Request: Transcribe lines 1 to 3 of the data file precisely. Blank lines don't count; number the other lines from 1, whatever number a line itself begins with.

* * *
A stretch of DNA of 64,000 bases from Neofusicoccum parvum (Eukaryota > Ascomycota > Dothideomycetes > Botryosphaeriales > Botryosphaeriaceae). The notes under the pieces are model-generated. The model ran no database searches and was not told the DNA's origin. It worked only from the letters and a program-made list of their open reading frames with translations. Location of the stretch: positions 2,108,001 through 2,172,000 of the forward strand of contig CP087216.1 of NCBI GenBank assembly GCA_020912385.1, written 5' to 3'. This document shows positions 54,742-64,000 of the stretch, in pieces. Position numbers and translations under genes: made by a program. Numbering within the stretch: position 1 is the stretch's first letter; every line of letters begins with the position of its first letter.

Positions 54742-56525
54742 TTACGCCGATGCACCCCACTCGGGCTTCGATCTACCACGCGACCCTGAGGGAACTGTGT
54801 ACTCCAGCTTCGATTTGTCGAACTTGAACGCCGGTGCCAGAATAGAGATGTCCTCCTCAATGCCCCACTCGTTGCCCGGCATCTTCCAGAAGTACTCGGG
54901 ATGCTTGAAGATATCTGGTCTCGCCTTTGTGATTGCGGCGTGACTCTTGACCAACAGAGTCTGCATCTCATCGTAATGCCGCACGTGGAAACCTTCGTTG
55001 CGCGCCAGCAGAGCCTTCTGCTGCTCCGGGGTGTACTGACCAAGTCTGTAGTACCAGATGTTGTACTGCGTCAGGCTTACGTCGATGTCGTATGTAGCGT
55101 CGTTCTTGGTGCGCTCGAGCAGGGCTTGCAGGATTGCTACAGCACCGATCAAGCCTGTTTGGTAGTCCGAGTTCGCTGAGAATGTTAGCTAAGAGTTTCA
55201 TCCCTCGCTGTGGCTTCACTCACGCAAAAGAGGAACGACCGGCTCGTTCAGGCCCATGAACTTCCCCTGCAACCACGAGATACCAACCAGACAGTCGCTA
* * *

A stretch of DNA of 64,000 bases from Neofusicoccum parvum (Eukaryota > Ascomycota > Dothideomycetes > Botryosphaeriales > Botryosphaeriaceae). The notes under the pieces are model-generated. The model ran no database searches and was not told the DNA's origin. It worked only from the letters and a program-made list of their open reading frames with translations. Location of the stretch: positions 2,108,001 through 2,172,000 of the forward strand of contig CP087216.1 of NCBI GenBank assembly GCA_020912385.1, written 5' to 3'. This document shows positions 54,742-64,000 of the stretch, in pieces. Position numbers and translations under genes: made by a program. Numbering within the stretch: position 1 is the stretch's first letter; every line of letters begins with the position of its first letter.

Positions 54742-56525
54742 TTACGCCGATGCACCCCACTCGGGCTTCGATCTACCACGCGACCCTGAGGGAACTGTGT